As British Railways phased out its final steam locomotives, interest in reopening closed railways was growing. More and more new railway preservation schemes sprang up to reopen sections of line swept away following the infamous Dr Richard Beeching report, The Reshaping of British Railways.
In 1968 a group of like-minded railway enthusiasts got together to preserve a three-and-a-half mile line, based at Helmshore in Lancashire. The East Lancashire Railway Preservation Society faced hurdles at every turn, being thwarted by British Rail’s unrealistic demands for purchasing the line and an unsupportive local council casting doubts about the scheme’s viability, forcing the volunteers to move to a new base in Bury.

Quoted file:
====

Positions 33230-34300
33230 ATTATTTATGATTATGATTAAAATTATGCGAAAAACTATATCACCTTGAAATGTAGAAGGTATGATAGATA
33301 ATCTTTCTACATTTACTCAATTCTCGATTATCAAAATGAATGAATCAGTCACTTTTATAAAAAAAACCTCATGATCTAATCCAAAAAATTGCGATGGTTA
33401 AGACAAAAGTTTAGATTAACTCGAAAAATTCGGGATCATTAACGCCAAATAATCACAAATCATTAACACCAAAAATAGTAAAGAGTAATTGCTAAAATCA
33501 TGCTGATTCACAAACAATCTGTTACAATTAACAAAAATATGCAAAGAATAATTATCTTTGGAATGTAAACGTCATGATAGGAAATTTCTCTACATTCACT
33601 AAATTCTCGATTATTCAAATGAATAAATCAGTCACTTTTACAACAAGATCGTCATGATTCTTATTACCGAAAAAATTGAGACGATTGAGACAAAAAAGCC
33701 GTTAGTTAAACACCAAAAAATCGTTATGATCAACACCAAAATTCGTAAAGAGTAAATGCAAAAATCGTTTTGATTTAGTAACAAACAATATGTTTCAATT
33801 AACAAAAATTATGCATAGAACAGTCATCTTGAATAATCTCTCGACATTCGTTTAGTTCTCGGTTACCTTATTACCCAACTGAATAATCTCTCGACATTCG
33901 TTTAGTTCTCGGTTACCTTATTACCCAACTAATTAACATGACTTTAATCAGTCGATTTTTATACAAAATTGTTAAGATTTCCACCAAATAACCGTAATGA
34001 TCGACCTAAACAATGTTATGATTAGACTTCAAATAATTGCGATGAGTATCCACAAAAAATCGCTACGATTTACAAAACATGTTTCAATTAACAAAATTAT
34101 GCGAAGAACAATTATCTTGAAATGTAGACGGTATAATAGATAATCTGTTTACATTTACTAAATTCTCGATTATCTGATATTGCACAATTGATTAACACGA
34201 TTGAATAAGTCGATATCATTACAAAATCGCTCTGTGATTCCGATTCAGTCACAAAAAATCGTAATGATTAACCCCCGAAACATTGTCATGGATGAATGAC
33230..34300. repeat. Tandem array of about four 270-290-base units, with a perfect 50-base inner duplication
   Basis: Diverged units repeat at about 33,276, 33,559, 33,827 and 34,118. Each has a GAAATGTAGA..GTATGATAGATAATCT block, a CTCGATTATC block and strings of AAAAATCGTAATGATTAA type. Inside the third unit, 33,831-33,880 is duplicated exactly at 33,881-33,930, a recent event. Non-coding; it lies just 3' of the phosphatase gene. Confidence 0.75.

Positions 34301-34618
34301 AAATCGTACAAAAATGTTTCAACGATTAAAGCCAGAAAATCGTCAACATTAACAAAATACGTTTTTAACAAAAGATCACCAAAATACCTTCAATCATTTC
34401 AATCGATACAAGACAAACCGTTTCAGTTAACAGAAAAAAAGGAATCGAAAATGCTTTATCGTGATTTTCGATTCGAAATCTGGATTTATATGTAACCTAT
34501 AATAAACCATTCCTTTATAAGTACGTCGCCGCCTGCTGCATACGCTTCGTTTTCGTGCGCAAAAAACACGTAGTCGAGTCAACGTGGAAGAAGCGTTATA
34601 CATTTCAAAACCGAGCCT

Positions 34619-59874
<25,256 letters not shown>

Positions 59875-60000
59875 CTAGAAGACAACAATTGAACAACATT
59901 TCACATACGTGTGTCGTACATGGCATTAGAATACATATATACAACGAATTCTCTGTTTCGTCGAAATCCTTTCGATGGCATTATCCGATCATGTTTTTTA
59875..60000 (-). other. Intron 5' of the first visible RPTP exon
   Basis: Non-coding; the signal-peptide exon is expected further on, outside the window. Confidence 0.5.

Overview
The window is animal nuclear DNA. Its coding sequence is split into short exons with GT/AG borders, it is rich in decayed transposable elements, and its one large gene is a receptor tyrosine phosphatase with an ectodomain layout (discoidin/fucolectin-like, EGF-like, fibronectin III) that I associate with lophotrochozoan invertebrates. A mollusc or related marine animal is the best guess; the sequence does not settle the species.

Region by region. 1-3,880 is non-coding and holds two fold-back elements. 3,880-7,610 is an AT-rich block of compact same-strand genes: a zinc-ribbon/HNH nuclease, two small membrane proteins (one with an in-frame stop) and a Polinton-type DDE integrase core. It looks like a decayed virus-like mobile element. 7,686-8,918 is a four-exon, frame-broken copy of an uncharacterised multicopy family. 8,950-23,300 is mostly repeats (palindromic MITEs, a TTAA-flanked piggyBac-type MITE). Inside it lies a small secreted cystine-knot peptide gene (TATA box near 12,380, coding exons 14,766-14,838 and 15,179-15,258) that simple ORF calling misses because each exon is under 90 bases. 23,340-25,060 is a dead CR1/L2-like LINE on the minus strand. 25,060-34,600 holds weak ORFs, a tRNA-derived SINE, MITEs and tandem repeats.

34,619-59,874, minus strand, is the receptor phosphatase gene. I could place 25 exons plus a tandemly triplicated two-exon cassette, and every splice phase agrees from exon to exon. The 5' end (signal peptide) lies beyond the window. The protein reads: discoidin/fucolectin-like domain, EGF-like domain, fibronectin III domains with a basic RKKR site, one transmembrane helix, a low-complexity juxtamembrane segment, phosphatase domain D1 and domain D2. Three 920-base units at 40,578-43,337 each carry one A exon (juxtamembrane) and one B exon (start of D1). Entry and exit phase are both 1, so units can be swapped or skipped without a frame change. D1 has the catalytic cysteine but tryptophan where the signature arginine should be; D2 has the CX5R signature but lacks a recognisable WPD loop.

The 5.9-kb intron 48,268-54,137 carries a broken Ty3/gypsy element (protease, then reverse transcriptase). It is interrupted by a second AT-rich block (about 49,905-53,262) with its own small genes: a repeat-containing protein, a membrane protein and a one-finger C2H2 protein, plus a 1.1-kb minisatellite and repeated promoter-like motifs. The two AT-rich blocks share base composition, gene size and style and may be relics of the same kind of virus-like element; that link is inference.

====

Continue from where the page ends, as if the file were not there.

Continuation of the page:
Since reopening to passenger services between Bury and Ramsbottom in July 1987, the ELR has grown from humble beginnings into one of the UK’s leading heritage railways and a top North West visitor attraction.
It’s a story of triumphs and disappointments, showing how determination, partnerships and hard work can make dreams come true.
Join us for a journey through the last half-century and discover how the East Lancashire Railway has also helped to transform the fortunes of the towns served by the line, making it an essential part of the local economy.